Prepare to be horrified

Challenge: see if you can figure out why it crashes. ;p
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#include <iostream>
#include <memory>
#include <map>
#include <typeinfo>
#include <typeindex>
#include <string>

struct Base
{
    Base()
    {
    }
    Base Clone() const
    {
        Base b;
        b = *this;
        return b;
    }
    Base &operator=(Base const&d)
    {
        this->~Base();
        d.ConstructInPlace(this);
        data = d.data;
        return *this;
    }
    Base &operator=(Base &&d)
    {
        Base &&t = Clone();
        this->~Base();
        d.ConstructInPlace(this);
        data = std::move(d.data);
        d.~Base();
        t.ConstructInPlace(&d);
        d.data = std::move(t.data);
        return *this;
    }
    virtual ~Base()
    {
    }

    virtual std::ostream &Print(std::ostream &os)
    {
        return os << "I'm just a Base";
    }

    Base(Base const &) = default;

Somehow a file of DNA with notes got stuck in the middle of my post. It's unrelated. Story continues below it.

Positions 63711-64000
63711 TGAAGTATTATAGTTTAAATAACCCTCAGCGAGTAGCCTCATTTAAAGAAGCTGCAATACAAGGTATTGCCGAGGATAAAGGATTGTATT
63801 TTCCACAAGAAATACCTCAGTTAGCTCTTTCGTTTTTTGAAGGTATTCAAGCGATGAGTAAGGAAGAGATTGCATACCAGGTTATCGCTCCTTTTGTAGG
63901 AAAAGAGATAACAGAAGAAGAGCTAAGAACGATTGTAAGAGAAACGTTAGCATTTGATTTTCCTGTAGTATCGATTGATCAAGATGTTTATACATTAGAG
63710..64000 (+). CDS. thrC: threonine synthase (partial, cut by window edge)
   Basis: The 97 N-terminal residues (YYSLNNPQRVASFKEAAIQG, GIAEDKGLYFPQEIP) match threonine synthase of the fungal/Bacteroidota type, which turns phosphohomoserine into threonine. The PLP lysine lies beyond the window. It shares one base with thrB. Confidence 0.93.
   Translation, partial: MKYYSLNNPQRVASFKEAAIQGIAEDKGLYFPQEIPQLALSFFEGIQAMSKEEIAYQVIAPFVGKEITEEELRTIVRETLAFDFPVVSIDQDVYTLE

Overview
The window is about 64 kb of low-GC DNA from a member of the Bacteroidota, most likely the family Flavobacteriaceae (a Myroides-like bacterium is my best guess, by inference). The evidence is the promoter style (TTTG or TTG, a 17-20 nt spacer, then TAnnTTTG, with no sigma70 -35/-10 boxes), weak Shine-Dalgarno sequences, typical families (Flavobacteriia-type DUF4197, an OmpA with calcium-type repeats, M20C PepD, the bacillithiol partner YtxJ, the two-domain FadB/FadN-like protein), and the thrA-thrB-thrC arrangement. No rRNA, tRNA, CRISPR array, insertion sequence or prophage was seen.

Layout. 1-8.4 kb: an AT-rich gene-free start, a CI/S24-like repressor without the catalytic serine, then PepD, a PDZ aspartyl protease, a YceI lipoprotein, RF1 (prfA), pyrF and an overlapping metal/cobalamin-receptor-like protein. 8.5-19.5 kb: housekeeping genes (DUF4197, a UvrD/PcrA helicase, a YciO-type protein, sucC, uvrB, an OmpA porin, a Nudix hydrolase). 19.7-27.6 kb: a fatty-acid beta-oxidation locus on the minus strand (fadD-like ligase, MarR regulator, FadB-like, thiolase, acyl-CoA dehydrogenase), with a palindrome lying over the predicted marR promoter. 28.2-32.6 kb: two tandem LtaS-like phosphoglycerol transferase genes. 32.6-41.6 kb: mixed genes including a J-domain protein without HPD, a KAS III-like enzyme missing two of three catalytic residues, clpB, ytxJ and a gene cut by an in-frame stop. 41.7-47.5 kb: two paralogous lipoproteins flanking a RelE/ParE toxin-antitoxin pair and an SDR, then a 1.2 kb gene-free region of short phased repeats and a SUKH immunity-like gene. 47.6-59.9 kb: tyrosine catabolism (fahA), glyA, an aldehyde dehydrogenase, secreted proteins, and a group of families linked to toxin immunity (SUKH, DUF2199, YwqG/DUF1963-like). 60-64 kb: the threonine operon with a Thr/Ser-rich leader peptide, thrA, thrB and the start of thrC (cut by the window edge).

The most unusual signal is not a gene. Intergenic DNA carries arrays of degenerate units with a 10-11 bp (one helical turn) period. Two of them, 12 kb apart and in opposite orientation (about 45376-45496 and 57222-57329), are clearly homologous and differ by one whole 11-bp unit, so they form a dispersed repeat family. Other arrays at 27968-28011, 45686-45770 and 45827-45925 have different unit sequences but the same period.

Base(Base &&) = default;

protected:
    template<typename Class, typename T>
    T *&Data()
    {
        return reinterpret_cast<T *&>(data[typeid(Class)]);
    }

private:
    std::map<std::type_index, void *> data;

    virtual void ConstructInPlace(Base *p) const
    {
        new (p) Base;
    }
};

struct Derived1 : Base
{
    Derived1();
    Derived1(std::string const&);
    virtual ~Derived1();

    virtual std::ostream &Print(std::ostream &);

    Derived1(Derived1 const &) = default;
    Derived1(Derived1 &&) = default;

private:
    struct Impl;

    virtual void ConstructInPlace(Base *p) const
    {
        new (p) Derived1;
    }
};

struct Derived2 : Derived1
{
    Derived2();
    Derived2(std::string const&);
    Derived2(std::string const&, double);
    virtual ~Derived2();

    virtual std::ostream &Print(std::ostream &);

    Derived2(Derived2 const &) = default;
    Derived2(Derived2 &&) = default;

private:
    struct Impl;

    virtual void ConstructInPlace(Base *p) const
    {
        new (p) Derived2;
    }
};

int main()
{
    Base ba, bb;
    Derived1 d1 ("heart attack");
    Derived2 d2 ("*facepalm*", 1.23456789);
    auto display = [&]
    {
        ba.Print(std::cout << "ba: ") << std::endl;
        bb.Print(std::cout << "bb: ") << std::endl;
        d1.Print(std::cout << "d1: ") << std::endl;
        d2.Print(std::cout << "d2: ") << std::endl;
    };
    
    display();
    
    ba = d1;
    bb = d2;
    std::swap<Base>(d1, d2);
    
    display();
    
    {
        Base b;